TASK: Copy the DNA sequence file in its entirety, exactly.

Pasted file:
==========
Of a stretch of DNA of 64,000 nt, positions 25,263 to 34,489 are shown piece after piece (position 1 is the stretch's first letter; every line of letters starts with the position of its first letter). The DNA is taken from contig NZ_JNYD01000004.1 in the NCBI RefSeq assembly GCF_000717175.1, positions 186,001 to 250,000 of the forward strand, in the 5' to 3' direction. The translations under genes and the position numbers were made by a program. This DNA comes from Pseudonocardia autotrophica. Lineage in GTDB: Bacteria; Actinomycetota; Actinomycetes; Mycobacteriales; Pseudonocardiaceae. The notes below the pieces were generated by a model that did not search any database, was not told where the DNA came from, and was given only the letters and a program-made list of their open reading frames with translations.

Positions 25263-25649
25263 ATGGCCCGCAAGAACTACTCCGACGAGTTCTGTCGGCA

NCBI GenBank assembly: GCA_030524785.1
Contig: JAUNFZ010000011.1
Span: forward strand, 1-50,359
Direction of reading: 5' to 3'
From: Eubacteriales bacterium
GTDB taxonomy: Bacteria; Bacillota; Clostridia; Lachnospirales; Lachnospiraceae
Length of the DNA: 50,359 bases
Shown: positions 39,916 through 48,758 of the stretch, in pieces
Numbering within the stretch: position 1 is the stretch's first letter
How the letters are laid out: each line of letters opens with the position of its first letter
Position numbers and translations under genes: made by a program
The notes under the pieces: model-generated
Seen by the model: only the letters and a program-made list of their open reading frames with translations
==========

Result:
Of a stretch of DNA of 64,000 nt, positions 25,263 to 34,489 are shown piece after piece (position 1 is the stretch's first letter; every line of letters starts with the position of its first letter). The DNA is taken from contig NZ_JNYD01000004.1 in the NCBI RefSeq assembly GCF_000717175.1, positions 186,001 to 250,000 of the forward strand, in the 5' to 3' direction. The translations under genes and the position numbers were made by a program. This DNA comes from Pseudonocardia autotrophica. Lineage in GTDB: Bacteria; Actinomycetota; Actinomycetes; Mycobacteriales; Pseudonocardiaceae. The notes below the pieces were generated by a model that did not search any database, was not told where the DNA came from, and was given only the letters and a program-made list of their open reading frames with translations.

Positions 25263-25649
25263 ATGGCCCGCAAGAACTACTCCGACGAGTTCTGTCGGCA

NCBI GenBank assembly: GCA_030524785.1
Contig: JAUNFZ010000011.1
Span: forward strand, 1-50,359
Direction of reading: 5' to 3'
From: Eubacteriales bacterium
GTDB taxonomy: Bacteria; Bacillota; Clostridia; Lachnospirales; Lachnospiraceae
Length of the DNA: 50,359 bases
Shown: positions 39,916 through 48,758 of the stretch, in pieces
Numbering within the stretch: position 1 is the stretch's first letter
How the letters are laid out: each line of letters opens with the position of its first letter
Position numbers and translations under genes: made by a program
The notes under the pieces: model-generated
Seen by the model: only the letters and a program-made list of their open reading frames with translations